Article Information

Tirivaviri A. Mamvura1
Sunny E. Iyuke1
Vusumuzi Sibanda1
Clarence S. Yah2

1School of Chemical and Metallurgical Engineering, University of the Witwatersrand, Johannesburg, South Africa

2Toxicology & Biochemistry Section, National Institute for Occupational Health, National Health Laboratory Service, Johannesburg, South Africa

Correspondence to:
Tirivaviri Mamvura


Postal address:
School of Chemical and Metallurgical Engineering, Faculty of Engineering and the Built Environment, University of the Witwatersrand, Wits 2050, South Africa

Received: 19 May 2011
Accepted: 10 Feb. 2012
Published: 17 July 2012

How to cite this article:
Mamvura TA, Iyuke SE, Sibanda V, Yah CS. Immobilisation of yeast cells on carbon nanotubes. S Afr J Sci. 2012;108(7/8), Art. #768, 7 pages.

Copyright Notice:
© 2012. The Authors. Licensee: AOSIS OpenJournals. This work is licensed under the Creative Commons Attribution License.

ISSN: 0038-2353 (print)
ISSN: 1996-7489 (online)
Immobilisation of yeast cells on carbon nanotubes
In This Research Article ...
Open Access
Materials and methods
   • Microorganisms
   • Medium
   • Carbon nanotubes
   • Cell immobilisation
   • Analytical methods
Results and discussion
   • Immobilisation of yeast cells
   • Effect of pH
   • Effect of immobilisation temperature
   • Effect of carbon nanotube concentration
   • Effect of calcium ion concentration
   • Presence of glucose
   • Effect of agitation speed
   • Competing interests
   • Authors’ contributions

Carbon nanotubes are increasingly finding application in a wide range of industries. The focus of this study was to investigate the immobilisation of yeast cells onto carbon nanotubes, using a flocculation method, for possible use in fermentation processes. Carbon nanotubes, which are long thin cylinders of carbon, were used as artificial agents to induce flocculation of yeast cells. The immobilisation experiments on carbon nanotubes were conducted under different process conditions and compared with control experiments done on free cells. The resultant immobilised cells or flocs were recovered and freeze dried before analysis was performed. The flocculated cells were characterised by scanning electron microscopy to confirm that flocculation had occurred. Conditions that gave optimum flocculation on carbon nanotubes were found to be: a pH between 5.0 and 5.8, a temperature between 25 °C and 30 °C, an agitation speed of about 110 rpm, and a concentration of carbon nanotubes (in powder form) of between 44 mg/mL and 54 mg/mL. The addition of calcium ions and glucose decreased the rate of flocculation and delayed the onset of flocculation. Our study has demonstrated that carbon nanotubes have great potential to improve the flocculation capacity of brewer’s yeast.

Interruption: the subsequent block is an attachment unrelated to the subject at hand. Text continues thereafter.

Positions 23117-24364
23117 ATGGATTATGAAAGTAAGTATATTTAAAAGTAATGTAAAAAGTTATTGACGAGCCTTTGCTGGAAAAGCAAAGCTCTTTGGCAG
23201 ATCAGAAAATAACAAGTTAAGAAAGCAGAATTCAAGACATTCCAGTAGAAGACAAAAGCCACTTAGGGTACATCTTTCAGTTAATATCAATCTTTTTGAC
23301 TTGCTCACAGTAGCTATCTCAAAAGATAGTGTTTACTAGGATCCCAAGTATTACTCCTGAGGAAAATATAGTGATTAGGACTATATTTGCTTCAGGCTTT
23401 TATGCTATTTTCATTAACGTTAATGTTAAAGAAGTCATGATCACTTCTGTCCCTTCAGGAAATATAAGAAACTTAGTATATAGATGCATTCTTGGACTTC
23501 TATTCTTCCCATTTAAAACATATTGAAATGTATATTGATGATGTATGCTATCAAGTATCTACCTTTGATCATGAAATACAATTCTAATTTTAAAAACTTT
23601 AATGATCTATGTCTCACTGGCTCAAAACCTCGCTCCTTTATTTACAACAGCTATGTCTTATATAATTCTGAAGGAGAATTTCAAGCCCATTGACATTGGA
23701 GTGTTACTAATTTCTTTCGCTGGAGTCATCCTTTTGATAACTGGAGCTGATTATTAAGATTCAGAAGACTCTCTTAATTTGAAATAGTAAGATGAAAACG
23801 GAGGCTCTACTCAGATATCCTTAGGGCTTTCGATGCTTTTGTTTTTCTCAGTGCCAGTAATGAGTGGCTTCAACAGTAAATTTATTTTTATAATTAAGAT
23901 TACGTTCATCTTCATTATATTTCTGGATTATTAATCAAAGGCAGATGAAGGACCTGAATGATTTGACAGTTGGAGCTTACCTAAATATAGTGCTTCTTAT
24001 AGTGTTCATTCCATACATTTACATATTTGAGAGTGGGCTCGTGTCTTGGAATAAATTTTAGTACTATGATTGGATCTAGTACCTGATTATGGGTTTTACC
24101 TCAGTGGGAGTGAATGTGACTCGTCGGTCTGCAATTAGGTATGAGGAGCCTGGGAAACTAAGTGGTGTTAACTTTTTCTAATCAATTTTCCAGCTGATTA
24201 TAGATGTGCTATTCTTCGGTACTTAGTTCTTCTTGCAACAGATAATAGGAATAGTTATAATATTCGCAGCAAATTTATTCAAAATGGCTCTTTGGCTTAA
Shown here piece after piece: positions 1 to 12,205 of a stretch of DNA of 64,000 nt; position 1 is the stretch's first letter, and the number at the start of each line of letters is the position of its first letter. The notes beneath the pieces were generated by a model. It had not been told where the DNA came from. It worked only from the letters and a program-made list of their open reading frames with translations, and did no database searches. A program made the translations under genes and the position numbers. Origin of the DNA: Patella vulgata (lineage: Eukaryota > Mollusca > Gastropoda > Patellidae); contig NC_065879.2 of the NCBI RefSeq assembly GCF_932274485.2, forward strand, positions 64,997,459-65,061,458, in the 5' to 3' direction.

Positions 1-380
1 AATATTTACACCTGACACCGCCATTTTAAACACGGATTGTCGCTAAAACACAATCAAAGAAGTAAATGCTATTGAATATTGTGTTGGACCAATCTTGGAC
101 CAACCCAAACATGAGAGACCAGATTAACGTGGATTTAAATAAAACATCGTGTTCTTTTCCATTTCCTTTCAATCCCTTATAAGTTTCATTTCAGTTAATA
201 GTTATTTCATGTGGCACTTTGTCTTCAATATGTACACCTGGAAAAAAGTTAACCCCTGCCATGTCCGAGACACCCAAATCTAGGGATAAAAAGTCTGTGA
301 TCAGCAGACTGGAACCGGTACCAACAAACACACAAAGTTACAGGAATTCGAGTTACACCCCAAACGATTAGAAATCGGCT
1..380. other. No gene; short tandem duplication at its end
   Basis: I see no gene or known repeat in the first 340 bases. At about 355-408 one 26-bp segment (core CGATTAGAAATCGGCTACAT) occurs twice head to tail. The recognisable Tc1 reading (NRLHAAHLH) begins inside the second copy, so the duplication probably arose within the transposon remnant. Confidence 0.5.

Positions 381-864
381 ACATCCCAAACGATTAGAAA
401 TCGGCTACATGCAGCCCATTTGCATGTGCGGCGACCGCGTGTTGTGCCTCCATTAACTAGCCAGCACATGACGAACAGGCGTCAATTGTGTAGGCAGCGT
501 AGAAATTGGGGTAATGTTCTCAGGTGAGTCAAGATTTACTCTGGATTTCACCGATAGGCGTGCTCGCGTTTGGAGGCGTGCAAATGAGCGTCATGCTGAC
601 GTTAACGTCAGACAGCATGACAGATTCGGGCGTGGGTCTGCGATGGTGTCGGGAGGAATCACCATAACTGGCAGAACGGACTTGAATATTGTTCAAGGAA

There are numerous biotechnological processes that make use of immobilisation techniques to manipulate cells. These techniques can be divided into four major categories based on the physical mechanism at play in bringing about the immobilisation of the cells. These categories are (1) attachment or adsorption on solid carrier surfaces, (2) entrapment within a porous matrix, (3) natural aggregation by flocculation, and (4) artificially induced cross-linking by agents and/or cell containment behind barriers.1 Amongst the available yeast cell immobilisation techniques, the flocculation of microorganisms is very attractive, because of its simplicity and low cost. Flocculation does not involve any complex and costly mechanical devices or any supporting material in its operation, which represents a significant advantage over other immobilisation techniques.2

Flocculation is defined as the phenomenon of loose aggregation of free yeast cells as a result of random collisions by Brownian motion. The cell aggregates then rapidly settle from the medium in which they are suspended because of their increased mass.3 A typical example is the yeast cells flocculation that occurs at the end of a fermentation process in the stationary phase, where the flocculated cells either sink to the bottom of the fermenter or rise to the surface attached to carbon dioxide bubbles. Flocculation can also be induced by an artificial agent to increase the efficiency of the process and/or lower the overall process cost.

Carbon nanotubes (CNTs), which are widely used for catalysis, either as catalysts themselves, or as a catalyst support,4 were tested in this work as possible flocculation surfaces to immobilise brewer’s yeast. Immobilisation often mimics what occurs in nature when cells grow on surfaces or within natural structures. Many microorganisms, including yeast cells, have the ability to adhere to and form a biofilm on different kinds of surfaces in nature.5 Multiwalled CNTs are relatively affordable materials, making them an attractive option as artificial flocculation agents.6

In fermentation, flocculation commonly occurs when the sources of fermentable sugars are exhausted. It has been suggested that, under such starvation conditions, the ability to form flocs may represent a stress response. Thus flocs provide a sheltered environment where the chance of survival of the population is enhanced. Disaggregation of flocs occurs if the cells are again exposed to a source of fermentable sugars. In this case, the re-adsorption of a single cell mode affords an unimpeded opportunity to utilise the supply of sugar.7